- Genetics: Some people with isthmic spondylolisthesis are born with thinner section of the vertebra called the pars interarticularis. This thin piece of bone connects the facet joints, which link the vertebrae directly above and below to form a working unit that permits movement of the spine. These thinner areas of vertebrae are more likely to fracture and slip. Degenerative spondylolisthesis also has a large genetic component.
- Age: As we age, degenerative spine conditions can develop, which is when wear and tear on the spine weakens the vertebrae. Older adults with degenerative spinal conditions may be at higher risk for spondylolisthesis. It becomes more common after age 50.
What is low-grade versus high-grade spondylolisthesis?
To determine how severe spondylolisthesis is, your healthcare provider gives it a grade:
- Low-grade (Grade I and Grade II) typically don’t require surgery. Low grade cases are usually seen in adolescents with isthmic spondylolisthesis and in almost all cases of degenerative spondylolisthesis.
- High-grade (Grade III and Grade IV) may require surgery if you’re in a lot of pain.
Will I need surgery for spondylolisthesis?
Your healthcare provider will start with nonsurgical options, such as rest and physical therapy. These treatments often relieve symptoms. Your healthcare provider may recommend surgery if you:
- Have high-grade spondylolisthesis.
- Experience severe pain.
- Tried nonsurgical treatments but still have symptoms.
Symptoms and Causes
What causes spondylolisthesis?
Overextending the spine is one of the main causes of spondylolisthesis in young athletes. Genetics may play a role, too. Some people are born with thinner vertebral bone. In older adults, wear and tear on the spine and disks (the cushions between vertebrae) can cause this condition.
What are the symptoms of spondylolisthesis?
You may not experience any symptoms of spondylolisthesis. Some people have the condition and don’t even know it. If you do have symptoms, lower back pain is typically the main one. The pain may extend to the buttocks and down the thighs. You may also experience:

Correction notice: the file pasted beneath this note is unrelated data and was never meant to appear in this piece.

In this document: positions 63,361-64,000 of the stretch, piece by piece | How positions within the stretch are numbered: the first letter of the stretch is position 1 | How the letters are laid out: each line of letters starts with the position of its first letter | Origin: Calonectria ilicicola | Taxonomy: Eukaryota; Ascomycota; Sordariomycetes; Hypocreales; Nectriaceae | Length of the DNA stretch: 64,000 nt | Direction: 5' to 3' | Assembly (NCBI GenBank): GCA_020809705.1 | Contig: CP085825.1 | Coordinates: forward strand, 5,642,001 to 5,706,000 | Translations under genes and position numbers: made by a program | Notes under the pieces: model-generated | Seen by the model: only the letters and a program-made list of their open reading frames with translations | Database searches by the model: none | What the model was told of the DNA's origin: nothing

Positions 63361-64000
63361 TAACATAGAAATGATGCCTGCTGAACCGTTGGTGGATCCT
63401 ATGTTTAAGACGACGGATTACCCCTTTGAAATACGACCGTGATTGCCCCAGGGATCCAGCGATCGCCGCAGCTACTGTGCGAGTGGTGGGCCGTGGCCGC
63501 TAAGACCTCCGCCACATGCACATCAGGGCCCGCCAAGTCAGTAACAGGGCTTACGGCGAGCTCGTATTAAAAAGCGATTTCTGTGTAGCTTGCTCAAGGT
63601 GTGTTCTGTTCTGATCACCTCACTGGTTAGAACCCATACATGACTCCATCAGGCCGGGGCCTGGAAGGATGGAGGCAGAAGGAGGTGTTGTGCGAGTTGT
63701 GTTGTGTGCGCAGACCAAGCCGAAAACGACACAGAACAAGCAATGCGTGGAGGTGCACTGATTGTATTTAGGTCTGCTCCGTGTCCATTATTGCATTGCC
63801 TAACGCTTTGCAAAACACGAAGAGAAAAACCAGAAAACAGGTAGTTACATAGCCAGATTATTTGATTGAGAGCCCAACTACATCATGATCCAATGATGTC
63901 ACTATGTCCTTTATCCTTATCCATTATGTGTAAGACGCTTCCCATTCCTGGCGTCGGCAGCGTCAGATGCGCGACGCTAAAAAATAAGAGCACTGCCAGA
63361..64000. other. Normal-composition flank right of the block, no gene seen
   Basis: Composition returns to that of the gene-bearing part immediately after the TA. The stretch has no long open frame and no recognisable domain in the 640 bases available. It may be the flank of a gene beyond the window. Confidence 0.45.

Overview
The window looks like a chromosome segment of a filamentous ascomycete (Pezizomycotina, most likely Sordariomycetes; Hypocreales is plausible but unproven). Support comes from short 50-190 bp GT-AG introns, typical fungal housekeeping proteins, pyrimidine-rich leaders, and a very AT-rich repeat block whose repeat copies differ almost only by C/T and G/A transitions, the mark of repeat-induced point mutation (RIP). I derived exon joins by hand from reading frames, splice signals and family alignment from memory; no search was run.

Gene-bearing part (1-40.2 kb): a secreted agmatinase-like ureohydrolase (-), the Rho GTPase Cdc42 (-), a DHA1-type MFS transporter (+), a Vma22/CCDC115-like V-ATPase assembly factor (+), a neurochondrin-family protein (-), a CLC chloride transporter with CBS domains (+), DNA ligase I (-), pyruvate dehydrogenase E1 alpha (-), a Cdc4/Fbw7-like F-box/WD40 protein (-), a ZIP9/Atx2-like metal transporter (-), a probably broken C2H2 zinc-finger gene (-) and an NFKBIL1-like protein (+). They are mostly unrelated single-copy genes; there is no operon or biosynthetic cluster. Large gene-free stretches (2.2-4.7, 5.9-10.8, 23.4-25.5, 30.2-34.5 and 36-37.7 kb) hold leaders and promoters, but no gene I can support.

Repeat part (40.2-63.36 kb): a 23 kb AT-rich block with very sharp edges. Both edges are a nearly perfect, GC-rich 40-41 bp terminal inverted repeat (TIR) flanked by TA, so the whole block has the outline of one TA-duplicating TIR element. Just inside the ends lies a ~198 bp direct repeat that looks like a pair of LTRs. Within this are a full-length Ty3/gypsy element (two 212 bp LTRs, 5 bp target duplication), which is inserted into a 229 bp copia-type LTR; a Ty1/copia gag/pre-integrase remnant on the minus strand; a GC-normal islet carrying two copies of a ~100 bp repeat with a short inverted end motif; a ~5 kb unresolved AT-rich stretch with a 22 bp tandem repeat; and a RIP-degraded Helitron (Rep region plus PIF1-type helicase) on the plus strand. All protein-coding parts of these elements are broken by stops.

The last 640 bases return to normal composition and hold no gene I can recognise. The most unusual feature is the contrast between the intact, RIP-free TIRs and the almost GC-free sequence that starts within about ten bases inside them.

Diagnosis and Tests
How is spondylolisthesis diagnosed?
Your healthcare provider will do a physical exam and ask you about your symptoms. You will then likely need an imaging scan to confirm the diagnosis.
What imaging tests will I need?
Management and Treatment
How do healthcare providers treat spondylolisthesis?
Treatment depends on the grade of the slippage, your symptoms, age and overall health. Your healthcare provider will discuss treatment options with you. You may need medication, physical therapy or surgery.
What nonsurgical treatments are available for spondylolisthesis?
Nonsurgical treatments include:
- Rest: Take a break from strenuous activities and sports.
- Medication: An over-the-counter nonsteroidal anti-inflammatory drug (NSAID), such as ibuprofen (Motrin®) or naproxen (Aleve®), can bring relief. If those don’t work, your healthcare provider may prescribe other medications.
- Injections: You receive an injection of steroid medications directly into the affected area.
- Physical therapy: A physical therapist can teach you targeted exercises to strengthen your abdomen (belly) and back. Daily exercises often relieve pain after a few weeks.
- Bracing: A brace can help stabilize your spine. The brace limits movement so that fractures can heal. Braces are not used in adults.
How do I know if I need surgery for spondylolisthesis?